Today after restarting primary and standby database servers I faced with ORA-16810 errorDGMGRL> show configuration;Configuration - DGMANAGER Protection Mode: MaxAvailability Databases: XXXPROD - Primary database Error: ORA-16810: multiple errors or warnings detected for the database XXXSTND - Physical standby database Error: ORA-01017: invalid username/password; logon deniedFast-Start Failover: DISABLEDConfiguration Status:ERROR
Disclaimer: I’m not posting to make me look better, we’ve all written code that we’re later ashamed of, and I’m no different!
This is some code from a system I was maintaining some time ago. I’ve kept it since then because it illustrates a number of things NOT to do:
During a workshop at one of my customer about the implementation of SQL Server AlwaysOn and availability groups, I had an interesting discussion. It was about asynchronous replication between 2 replicas and the effect of the forced failover operation with allowed data loss. Does SQL Server resynchronize availability databases if I loose some transactions during the failover process?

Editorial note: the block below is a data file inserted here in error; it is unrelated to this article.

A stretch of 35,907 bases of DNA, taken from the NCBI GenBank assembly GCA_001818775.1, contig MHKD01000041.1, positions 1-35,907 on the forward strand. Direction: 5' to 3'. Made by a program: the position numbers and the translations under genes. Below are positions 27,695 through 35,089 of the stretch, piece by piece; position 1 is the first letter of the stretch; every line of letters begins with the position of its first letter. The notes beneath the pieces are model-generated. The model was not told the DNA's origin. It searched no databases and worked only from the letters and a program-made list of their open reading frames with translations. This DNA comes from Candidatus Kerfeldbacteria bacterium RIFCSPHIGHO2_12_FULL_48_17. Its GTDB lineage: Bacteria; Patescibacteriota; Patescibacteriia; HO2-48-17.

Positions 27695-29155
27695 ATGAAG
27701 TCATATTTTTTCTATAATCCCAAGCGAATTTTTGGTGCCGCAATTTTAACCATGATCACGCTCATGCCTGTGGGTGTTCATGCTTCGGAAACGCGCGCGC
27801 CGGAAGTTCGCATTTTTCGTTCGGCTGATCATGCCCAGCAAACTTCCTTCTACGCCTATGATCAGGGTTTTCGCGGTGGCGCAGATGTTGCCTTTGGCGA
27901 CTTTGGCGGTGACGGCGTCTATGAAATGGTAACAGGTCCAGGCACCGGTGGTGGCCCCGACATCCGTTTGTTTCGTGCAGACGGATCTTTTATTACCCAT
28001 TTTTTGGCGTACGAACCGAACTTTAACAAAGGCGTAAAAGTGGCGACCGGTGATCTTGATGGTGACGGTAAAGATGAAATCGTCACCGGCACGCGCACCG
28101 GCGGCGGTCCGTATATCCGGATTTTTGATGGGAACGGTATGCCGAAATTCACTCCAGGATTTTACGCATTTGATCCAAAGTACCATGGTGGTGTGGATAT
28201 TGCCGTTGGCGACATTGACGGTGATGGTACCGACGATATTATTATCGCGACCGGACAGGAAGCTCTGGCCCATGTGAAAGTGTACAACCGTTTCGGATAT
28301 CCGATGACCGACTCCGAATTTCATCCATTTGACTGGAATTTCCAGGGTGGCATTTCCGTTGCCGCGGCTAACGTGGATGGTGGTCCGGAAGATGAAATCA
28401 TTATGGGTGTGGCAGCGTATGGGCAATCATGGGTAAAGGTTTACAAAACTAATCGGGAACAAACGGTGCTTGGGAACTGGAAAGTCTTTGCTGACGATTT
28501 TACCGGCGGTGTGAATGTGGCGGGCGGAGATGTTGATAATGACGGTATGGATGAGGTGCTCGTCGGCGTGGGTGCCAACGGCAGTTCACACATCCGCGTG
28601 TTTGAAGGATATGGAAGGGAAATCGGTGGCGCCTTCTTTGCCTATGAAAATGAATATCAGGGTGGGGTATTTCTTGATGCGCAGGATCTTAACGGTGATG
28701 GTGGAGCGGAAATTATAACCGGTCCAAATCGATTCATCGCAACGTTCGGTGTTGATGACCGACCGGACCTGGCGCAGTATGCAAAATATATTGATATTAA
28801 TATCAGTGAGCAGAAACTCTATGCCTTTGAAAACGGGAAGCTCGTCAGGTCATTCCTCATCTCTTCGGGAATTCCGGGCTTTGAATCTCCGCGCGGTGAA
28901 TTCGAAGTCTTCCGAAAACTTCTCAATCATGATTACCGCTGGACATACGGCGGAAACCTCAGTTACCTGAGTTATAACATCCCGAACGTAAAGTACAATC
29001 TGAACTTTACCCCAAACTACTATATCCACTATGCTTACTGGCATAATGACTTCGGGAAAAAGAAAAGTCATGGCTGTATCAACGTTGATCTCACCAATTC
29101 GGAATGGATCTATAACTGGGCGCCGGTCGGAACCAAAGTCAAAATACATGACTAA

After migrating from "Fast" to "xPlore" Documentum full-text search engine, our team discovered wrong icons in D2 search results. Documents in checked-out state continued to be displayed with the normal icon, even if xPlore indexed attribute value for “r_lock_owner”. This attribute contains the user name who has checked-out the document.
This one looks like the real thing ... getting advice to "not skip" the patching process for a whole bunch of things included here.
I'm just saying ...
System statistics can be gathered in NOWORKLOAD or WORKLOAD mode. Different values will be set depending on that and the others will be calculated - derived from them. We can see defined values from SYS.AUX_STATS$ but here is a script that shows the calculated ones as well.
In a multitenant environment, a common user is a database user whose identity and password are known in the root and in every existing and future pluggable database (PDB). Common users can connect to the root and perform administrative tasks specific to the root or PDBs. There are two types of common users :
Today’s blog post is part three of seven in a series dedicated to Deploying Private Cloud at Home, where I will demonstrate how to configure OpenStack Identity service on the controller node. We have already configured the required repo in part two of the series, so let’s get started on configuring Keystone Identity Service.